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Professor explains what the UK/Canada trade disagreement means for UK farmers

beef cattle
Credit: Unsplash/CC0 Public Domain

With talks between the UK and Canada breaking down over the trade of agriculture products such as beef and cheese, what does it mean for the farming industry and domestic trading in the UK?

Iain Fraser, Professor of Agri-Environmental Economics at the University's School of Economics, explains, "The farming sector has generally been keen to maintain high animal welfare standards which means not allowing the use of growth hormones in . There have also been calls by Parliament for the UK government to place food standards within the law.

"More recently in 2023 the Environment, Food and Rural Affairs (EFRA) Committee launched a call for evidence on food and agricultural . As you might expect the Agriculture and Horticulture Development Board (AHDB), NFU and many others were strongly advocating for maintaining high and production standards (especially with regard to animal welfare) including not allowing the use of growth hormones in animal production.

"We also know that many within farming did not welcome the trade deals we did with Australia and New Zealand—this was less to do with the quantities of trade involved but the precedents they set for how the UK might conduct negotiations.

"This current impasse in terms of trade negotiations with Canada means that we are maintaining our position regarding animal welfare standards, at least as far as beef imports are concerned and in line with the EU standards we have retained since EU exit. UK consumers claim to value high standards, as I have found through my research into consumer attitudes towards the use of chlorine washes and growth hormones.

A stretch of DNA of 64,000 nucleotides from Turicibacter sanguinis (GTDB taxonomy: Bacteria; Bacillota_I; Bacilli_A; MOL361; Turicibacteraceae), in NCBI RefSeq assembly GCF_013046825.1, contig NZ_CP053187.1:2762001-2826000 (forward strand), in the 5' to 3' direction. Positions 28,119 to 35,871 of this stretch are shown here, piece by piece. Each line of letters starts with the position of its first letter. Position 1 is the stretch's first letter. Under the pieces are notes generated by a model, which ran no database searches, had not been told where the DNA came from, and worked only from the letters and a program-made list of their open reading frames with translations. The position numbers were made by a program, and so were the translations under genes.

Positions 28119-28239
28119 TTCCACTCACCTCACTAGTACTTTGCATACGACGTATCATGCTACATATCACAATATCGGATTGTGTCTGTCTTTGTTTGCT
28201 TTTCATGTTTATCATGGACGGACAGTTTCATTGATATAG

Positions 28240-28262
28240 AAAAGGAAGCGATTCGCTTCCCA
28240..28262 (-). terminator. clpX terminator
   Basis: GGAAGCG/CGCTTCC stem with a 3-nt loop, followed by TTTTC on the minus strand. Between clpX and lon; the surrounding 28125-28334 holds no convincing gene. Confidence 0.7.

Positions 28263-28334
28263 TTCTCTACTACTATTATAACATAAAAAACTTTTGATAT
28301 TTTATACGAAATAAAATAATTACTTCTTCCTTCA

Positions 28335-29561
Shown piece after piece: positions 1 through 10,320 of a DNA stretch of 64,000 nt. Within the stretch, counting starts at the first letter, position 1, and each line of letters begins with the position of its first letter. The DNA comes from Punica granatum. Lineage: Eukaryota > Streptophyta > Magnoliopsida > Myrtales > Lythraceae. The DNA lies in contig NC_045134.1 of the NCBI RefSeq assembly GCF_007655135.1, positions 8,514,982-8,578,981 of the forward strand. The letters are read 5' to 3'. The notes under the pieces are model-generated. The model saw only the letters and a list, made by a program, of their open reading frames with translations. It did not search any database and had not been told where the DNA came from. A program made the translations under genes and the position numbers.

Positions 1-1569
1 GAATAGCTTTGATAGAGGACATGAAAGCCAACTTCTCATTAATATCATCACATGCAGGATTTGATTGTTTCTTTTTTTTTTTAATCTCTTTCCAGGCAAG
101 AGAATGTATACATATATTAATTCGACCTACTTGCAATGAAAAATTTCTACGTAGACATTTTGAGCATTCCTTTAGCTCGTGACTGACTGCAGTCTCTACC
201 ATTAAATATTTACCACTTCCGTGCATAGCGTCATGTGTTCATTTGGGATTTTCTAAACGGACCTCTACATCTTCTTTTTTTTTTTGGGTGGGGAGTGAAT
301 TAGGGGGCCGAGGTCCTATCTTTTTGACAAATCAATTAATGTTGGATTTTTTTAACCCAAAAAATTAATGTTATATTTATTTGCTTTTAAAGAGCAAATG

"So, what does this mean for UK consumers and farmers? UK beef producers will not need to compete with cheaper imports that could reduce demand for UK beef. In turn this will likely mean that the price of beef domestically remains unchanged as opposed to possibly falling. That said, this doesn't preclude the opportunity for Canadian beef imports if produced without the use of growth hormones—but this option is being tied to UK access to Canadian dairy produce markets (e.g. cheese). Domestic consumers tend to express a preference for domestic/locally produced food.

"In the short term, the introduction of a significant tax on UK cheese imports into Canada is clearly detrimental for UK producers as might the possible introduction of tax on motor vehicles.

"What this announcement tells us is that doing unilateral trade deals is complex and difficult. Furthermore, as the UK is now a relatively small trading nation compared to when it was part of the EU, it has less power to leverage to achieve what is wants in negotiations of this kind."

Provided by University of Kent

Citation: Professor explains what the UK/Canada trade disagreement means for UK farmers (2024, February 8) retrieved 24 April 2024 from
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